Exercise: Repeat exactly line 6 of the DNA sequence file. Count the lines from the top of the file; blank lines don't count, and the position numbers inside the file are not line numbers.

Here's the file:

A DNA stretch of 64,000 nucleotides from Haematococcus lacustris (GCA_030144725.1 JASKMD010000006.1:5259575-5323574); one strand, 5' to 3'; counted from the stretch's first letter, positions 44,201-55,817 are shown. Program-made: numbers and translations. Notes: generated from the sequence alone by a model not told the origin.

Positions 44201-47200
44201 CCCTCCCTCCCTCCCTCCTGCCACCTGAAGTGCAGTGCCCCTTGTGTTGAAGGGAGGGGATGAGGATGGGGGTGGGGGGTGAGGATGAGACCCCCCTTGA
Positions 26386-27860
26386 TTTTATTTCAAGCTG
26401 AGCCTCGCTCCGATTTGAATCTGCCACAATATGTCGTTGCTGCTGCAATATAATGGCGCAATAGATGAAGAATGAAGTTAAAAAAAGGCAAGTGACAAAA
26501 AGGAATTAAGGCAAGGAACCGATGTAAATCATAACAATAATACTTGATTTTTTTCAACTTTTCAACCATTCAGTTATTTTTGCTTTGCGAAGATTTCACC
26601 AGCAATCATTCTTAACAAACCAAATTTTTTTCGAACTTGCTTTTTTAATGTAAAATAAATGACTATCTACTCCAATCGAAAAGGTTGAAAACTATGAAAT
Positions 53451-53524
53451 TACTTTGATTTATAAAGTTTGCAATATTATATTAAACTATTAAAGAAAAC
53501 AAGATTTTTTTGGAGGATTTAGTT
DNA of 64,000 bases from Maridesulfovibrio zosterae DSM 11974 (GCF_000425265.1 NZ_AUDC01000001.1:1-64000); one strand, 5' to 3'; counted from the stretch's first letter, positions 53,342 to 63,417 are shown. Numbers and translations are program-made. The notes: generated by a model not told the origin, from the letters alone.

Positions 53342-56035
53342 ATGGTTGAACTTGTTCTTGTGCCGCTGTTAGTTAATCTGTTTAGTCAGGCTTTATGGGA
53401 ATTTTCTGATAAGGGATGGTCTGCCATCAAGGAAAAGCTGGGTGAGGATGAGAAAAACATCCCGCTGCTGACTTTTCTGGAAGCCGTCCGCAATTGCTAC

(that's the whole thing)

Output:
26401 AGCCTCGCTCCGATTTGAATCTGCCACAATATGTCGTTGCTGCTGCAATATAATGGCGCAATAGATGAAGAATGAAGTTAAAAAAAGGCAAGTGACAAAA